Do you have a favorite story of success that you could share?Over the years,
I have accumulated many success stories and every one of them is due to the hard work and perseverance of my patients. I have the easy job; my patients do the hard work.
Here are just a few moments of success:
Patients who questioned
their ability to travel to their country of origin to visit relatives and were able to make the trip after treatment.
Find out more about Mia Boelen and her work with Parkinson's disease on her blog here and more information on the treatment options for Parkinson's disease at the
NorthShore Neurological Institute here.
Demetrius Maraganore, MD:
Are the children of a parent with Parkinson’s disease
likely to inherit the disease? Is there a greater risk if the father or the mother has the disease?My research team conducted family studies that defined the risk of inheriting Parkinson’s disease. The children of Parkinson’s disease
patients carry a two-fold risk for Parkinson’s disease. They are twice as likely to get Parkinson’s disease compared to the children of persons without Parkinson’s disease. However, one needs to consider that the lifetime risk for Parkinson’s
disease in the general population is 2%, so the risk of Parkinson’s disease for the children of a patient is 4%, or twice the baseline risk for the general population. That’s a pretty low risk and I wouldn't recommend any specific lifestyle
changes or preventive therapies for the children of patients with Parkinson’s disease. That said, about 5% of Parkinson’s disease cases are due to an inherited gene abnormality (mutation). In families where multiple members have
Parkinson’s disease, the risk may be as great as 50% to the children of an affected person. When there are multiple family members with Parkinson’s disease, I refer patients for genetic counseling and in some instances we also perform genetic testing.
What are the most important genetic risk factors for Parkinson’s disease?There are two types of genetic factors that are important to Parkinson’s disease: 1) genes that rarely cause familial Parkinson’s
disease (multiple affected members in the same kindred), and 2) genes that are not causal but that slightly increase the risk for Parkinson’s disease in populations worldwide (susceptibility genes). About a dozen genes have been identified as rare causes
of familial Parkinson’s disease, and about a dozen genes have been identified as common risk factors in populations worldwide. The causal gene mutations are rare, accounting for less than 5% of all Parkinson’s disease cases. The susceptibility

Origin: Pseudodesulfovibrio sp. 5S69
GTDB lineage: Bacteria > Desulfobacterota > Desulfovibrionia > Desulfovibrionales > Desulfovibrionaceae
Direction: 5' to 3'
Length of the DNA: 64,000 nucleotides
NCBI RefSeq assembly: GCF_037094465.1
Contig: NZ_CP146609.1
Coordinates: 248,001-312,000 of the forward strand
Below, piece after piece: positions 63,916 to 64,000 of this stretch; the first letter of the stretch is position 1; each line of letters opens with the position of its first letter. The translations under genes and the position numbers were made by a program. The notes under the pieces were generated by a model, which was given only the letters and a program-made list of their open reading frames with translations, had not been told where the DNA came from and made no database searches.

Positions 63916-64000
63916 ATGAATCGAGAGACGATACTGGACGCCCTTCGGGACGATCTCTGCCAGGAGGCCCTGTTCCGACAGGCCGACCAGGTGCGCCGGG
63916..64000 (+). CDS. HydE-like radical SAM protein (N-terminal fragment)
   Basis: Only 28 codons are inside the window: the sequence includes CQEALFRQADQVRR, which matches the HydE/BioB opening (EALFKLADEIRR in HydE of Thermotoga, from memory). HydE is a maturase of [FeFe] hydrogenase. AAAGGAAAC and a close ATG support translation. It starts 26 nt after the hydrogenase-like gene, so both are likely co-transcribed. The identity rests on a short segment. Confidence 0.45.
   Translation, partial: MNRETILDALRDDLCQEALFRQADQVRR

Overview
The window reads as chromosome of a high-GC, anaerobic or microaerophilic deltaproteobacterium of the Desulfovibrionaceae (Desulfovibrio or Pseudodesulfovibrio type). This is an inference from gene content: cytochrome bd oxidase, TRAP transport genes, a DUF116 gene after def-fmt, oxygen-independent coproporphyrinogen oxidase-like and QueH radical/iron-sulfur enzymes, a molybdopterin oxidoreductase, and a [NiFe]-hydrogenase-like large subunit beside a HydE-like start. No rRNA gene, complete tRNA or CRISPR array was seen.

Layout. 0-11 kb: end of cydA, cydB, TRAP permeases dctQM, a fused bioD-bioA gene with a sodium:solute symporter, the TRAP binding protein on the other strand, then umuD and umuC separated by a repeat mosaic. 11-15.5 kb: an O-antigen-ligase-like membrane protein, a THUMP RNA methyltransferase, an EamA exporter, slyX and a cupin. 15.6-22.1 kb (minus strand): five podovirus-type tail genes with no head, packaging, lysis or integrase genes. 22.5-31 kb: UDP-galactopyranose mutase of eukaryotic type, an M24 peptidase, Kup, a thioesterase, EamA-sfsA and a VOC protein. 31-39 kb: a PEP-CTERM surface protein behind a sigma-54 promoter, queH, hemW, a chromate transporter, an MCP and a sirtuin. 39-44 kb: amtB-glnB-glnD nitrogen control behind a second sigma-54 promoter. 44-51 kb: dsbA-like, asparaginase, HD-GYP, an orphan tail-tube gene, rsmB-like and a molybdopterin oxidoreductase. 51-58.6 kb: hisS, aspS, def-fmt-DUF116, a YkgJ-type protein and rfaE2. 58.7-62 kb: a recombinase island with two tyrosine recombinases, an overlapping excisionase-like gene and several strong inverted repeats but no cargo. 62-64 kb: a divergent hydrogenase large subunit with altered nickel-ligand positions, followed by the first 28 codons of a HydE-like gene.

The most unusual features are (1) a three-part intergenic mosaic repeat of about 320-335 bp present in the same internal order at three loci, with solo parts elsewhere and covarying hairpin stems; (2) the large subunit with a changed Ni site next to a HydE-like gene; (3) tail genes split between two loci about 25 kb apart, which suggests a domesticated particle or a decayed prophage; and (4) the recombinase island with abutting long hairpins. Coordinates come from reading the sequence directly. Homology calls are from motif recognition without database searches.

gene variants are common—e.g., occurring in 25% of persons in the general population—but they have small effects (no more than doubling the risk for Parkinson’s disease). Of all of the Parkinson’s disease genes,
the most important is alpha-synuclein because it is both a causal gene in some families and also a susceptibility gene in populations worldwide. In other words, rare variants (mutations) cause Parkinson’s disease in rare families, while common variations
(polymorphisms) increase the risk for Parkinson’s disease worldwide. The alpha-synuclein gene holds the code for making the protein alpha-synuclein. The protein alpha-synuclein accumulates abnormally in the brain cells of every patient with
Parkinson’s disease regardless of the causes. Many scientists believe that it holds the key to understanding and curing Parkinson’s disease. Our research team at NorthShore has led many of the most important studies of alpha-synuclein and Parkinson’s
disease, including studies in families and in populations worldwide. We were also amongst the first to study the interaction of alpha-synuclein with other genes or environmental factors, or to study the association of the alpha-synuclein gene with motor and
cognitive outcomes in Parkinson’s disease. Are there genetic research studies of Parkinson’s disease at NorthShore? How can I participate? At NorthShore we are conducting a genetic study called the DodoNA
Project. We aim to discover genetic factors that predict how neurological diseases progress in severity and that predict disease outcomes. We aim to use this information to individualize the care of our patients and to halt the progression of neurological
diseases. One of the diseases we are studying is Parkinson’s disease. We will enroll at least 1,000 Parkinson’s disease patients into the study, and follow them at least annually for several years. To be eligible for the study
you need to be new to our Movement Disorders practice within the past year, a resident of Cook or Lake County and willing to provide a blood sample for DNA extraction and storage. We also require your permission to compare your genetic code with the information